It is said that in the sixth century A.D. a Buddhist monk from India, Boddidharma, visited the Shaolin temple where he began to teach the monks a form of physical system of health maintenance which is believed to be Yoga. It is also said that this monk, Boddidharma, was a member of the Warrior caste, therefore he should have also had a knowledge of Kalarippayat (an Indian martial art). He is believed to have reached a very advanced level of meditation which allowed him to develop a mastery within the mind, the body and the spirit. These three elements of the human being have never existed on their own in the Western philosophy and culture and yet successfully exist as separate ideas in the Eastern world. The body can be trained, purified and driven across its limits but only up to a point. The mind should also be trained just as well. All practitioners who have been dedicated to this path of martial arts and/or yoga for a long period of time are fully aware of the power which lies in the human mind, the psyche. Ignoring it may seem as foolishness.
Why would a martial arts practitioner incorporate yoga into their routine? No matter what kind of martial art one is dedicated to, whether it is a traditional Japanese system like Karate, Jiu-Jitsu or Judo, traditional Thai system of Muay Thai boxing, Brazilian Jiu Jitsu, boxing or kickboxing and even the now so rapidly developing Mixed Martial Arts – all these have a common ground on which the practitioners develop strength, flexibility, endurance and above all – dedication. The performance of a martial arts practitioner can be, and often is, directed to be purely of a physical nature and find its true meaning on the sport arena. However, there is so much more to martial arts than competition only.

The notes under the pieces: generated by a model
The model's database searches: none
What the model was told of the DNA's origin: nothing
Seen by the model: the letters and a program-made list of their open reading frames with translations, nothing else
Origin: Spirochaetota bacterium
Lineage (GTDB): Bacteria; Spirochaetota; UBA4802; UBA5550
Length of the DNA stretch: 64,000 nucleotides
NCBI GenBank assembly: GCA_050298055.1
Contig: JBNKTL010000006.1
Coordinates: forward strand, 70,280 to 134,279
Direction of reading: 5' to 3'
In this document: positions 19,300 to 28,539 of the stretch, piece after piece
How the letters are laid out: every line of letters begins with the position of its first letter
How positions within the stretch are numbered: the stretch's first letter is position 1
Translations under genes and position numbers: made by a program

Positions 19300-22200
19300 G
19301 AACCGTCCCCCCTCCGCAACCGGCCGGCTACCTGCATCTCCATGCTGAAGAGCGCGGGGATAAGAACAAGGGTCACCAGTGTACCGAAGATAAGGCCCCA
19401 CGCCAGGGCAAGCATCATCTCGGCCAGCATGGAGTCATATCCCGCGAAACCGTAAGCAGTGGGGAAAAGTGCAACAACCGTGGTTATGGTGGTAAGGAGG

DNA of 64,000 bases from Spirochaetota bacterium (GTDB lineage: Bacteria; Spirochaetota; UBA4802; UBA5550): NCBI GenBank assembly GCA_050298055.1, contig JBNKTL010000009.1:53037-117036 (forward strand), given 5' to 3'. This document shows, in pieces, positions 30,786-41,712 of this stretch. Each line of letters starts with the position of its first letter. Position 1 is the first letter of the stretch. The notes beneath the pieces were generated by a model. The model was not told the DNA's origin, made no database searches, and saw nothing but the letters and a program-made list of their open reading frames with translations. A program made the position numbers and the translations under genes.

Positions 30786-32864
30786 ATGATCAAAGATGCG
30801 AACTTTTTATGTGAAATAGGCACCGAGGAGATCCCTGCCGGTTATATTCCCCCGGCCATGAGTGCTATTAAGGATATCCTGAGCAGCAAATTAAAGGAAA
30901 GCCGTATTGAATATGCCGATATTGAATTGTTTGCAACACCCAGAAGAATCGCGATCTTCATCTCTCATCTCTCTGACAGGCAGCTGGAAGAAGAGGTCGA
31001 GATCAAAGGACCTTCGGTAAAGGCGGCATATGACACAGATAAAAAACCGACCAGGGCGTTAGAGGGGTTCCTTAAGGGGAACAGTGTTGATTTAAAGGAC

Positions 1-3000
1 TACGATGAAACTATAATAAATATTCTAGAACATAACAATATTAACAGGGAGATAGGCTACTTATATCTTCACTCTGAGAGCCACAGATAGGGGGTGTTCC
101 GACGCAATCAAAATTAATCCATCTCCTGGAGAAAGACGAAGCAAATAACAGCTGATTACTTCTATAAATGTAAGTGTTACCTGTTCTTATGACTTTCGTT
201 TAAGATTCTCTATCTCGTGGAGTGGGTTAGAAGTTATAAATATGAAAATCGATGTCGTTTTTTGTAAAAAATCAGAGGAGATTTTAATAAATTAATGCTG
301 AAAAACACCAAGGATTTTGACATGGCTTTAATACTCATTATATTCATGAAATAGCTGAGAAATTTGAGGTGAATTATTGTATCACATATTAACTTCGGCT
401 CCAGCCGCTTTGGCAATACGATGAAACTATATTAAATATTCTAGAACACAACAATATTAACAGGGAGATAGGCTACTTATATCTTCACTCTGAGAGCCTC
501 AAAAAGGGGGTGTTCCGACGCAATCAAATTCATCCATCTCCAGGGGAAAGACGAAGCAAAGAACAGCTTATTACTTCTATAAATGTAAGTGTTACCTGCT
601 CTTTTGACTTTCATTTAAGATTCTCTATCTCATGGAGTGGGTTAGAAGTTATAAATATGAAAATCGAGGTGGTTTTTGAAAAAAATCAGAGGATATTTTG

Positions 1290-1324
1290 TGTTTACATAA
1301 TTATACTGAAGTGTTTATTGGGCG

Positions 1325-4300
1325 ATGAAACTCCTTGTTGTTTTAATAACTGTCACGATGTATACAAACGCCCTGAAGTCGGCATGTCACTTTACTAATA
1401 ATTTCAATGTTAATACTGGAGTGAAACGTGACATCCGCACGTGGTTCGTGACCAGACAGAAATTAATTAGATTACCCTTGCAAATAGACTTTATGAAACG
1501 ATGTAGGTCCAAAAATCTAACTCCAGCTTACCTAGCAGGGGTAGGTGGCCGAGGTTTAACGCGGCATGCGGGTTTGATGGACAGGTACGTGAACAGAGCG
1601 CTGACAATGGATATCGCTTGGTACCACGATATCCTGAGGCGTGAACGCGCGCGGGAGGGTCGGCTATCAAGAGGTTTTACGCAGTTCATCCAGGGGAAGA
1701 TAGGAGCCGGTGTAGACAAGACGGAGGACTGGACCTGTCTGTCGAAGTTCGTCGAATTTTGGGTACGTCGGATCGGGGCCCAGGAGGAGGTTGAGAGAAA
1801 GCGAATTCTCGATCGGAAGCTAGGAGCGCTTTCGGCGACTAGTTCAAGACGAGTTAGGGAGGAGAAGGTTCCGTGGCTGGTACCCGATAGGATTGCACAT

From the physical point of view yoga can bring various benefits into a martial arts training. For a start – if you want to kick high, quickly shift position when grappling, punch fast you need to develop skills which grant a high level of flexibility. Yoga can also become an efficient way of developing the sort of functional strength which is a core need in any martial arts training. Why not lift weights? Such performance focuses solely on the biggest muscle parts and all blood is directed into them. The ligaments and tendons, which play a crucial part in activities when good balance is required, are thus not strengthened. Also, in the less controlled situations, the smaller muscle parts become crucial. These are however also left out during a typical strength and endurance training.
@1 year ago
#martial arts karate yoga ashtanga
"Do your practice and all is coming."
Sri K. Pattabhi Jois
@1 year ago
@1 year ago
It is believed that every human being has an energy centre in one’s body, the source for all energy, the life force prana. The body’s energy and gravity center is located just beneath the navel, and when all movement and power comes from that place mastery in all disciplines becomes achievable. In traditional Japanese martial arts it is called “Hara”, in Chinese – “Dantien”. In Yoga we speak of “Uddhyana Bandha”. They are all basically the same thing – the energy center which provides us with the sense of strength and balance. Instead of saying “act from the heart” we should be acting from our stomachs, as it is the source of our deepest motivations, intuition and strength. Stability gained from the body’s energy center becomes stability in life.